Although most of us do not like being criticized, it is said that we can always benefit from being told what we are doing wrong. We may lose a valuable learning opportunity if we do not listen to the criticisms expressed by others. Yet criticism, even when honest and well-intended, can be more harmful than helpful. We have more to gain by ignoring or shielding ourselves from the criticisms of others.
Assignment: Are people better off if they do not listen to criticism?
- Tip: How to judge the difference between good and bad criticism? How to accept criticism? Self-analysis of your actions that invited the criticism. Repercussions of ignoring good criticism and shielding yourself against harmful criticism.
The discovery that someone we admire has done something wrong is always disappointing and disillusioning. Yet even when people we consider heroes have been tarnished by their faults, they are no less valuable than people who appear perfect. When we learn that an admired person, even one who is seemingly perfect, has behaved in less than admirable ways, we discover a complex truth: great ideas and great deeds come from imperfect people like ourselves.
Assignment: Do we benefit from learning about the flaws of people we admire and respect?
- Tip: “To err is human.” Adulation and its effect on your life. Importance of making your own mistakes and learning from them. Disillusionment on learning the flaws of people we admire. Impassivity towards revelation of flaws. Your own views of whether or not you would be affected if you learn that a person whom you admire has flaws.
Some people say you should be content with what you have and accept who you are. But it is possible that too much self-acceptance can turn into self-satisfied lack of ambition. People should always strive to improve themselves and to have more in their lives — friends, things, opportunities. After all, where would we be if great people, both in history and in our own time, did not try to have more and to improve themselves?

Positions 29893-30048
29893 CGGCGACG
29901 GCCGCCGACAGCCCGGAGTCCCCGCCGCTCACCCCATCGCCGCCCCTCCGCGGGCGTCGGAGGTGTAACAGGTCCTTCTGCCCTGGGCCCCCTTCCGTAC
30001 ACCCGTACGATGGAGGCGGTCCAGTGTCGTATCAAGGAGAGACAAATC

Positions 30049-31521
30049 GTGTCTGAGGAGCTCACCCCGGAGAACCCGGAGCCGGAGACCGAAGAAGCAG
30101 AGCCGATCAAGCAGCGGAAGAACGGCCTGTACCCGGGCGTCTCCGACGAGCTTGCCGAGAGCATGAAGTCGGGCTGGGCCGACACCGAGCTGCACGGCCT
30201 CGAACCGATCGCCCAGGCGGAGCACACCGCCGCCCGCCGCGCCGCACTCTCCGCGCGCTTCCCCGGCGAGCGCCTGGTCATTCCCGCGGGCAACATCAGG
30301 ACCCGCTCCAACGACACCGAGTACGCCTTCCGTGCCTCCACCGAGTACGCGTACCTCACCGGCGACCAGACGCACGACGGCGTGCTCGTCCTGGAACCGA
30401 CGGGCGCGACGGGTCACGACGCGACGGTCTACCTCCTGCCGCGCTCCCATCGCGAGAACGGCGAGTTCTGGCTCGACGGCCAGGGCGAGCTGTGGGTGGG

Assignment: Is it best for people to accept who they are, and what they have, or should people always strive to better themselves?
- Tip: “Change is the only constant.” Nature’s principle of change. Why it is important to embrace change and work towards improving your circumstances. Evolution as a natural example of man’s efforts to improve himself and his surroundings. Why you should strive for the better? Learning to be responsible on the road to improvement.
Knowledge is power. In agriculture, medicine, and industry, for example, knowledge has liberated us from hunger, disease, and tedious labor. Today, however, our knowledge has become so powerful that it is beyond our control. We know how to do many things, but we do not know where, when, or even whether this know-how should be used.
Assignment: Can knowledge be a burden rather than a benefit?
- Tip: “Half knowledge is dangerous.” Ways in which knowledge can benefit mankind; especially discoveries and inventions. Application of knowledge just as important as learning. Knowledge exceeding the boundaries of nature and humanity, for example, cloning and destruction of nature through technology. Knowledge as a Frankenstein.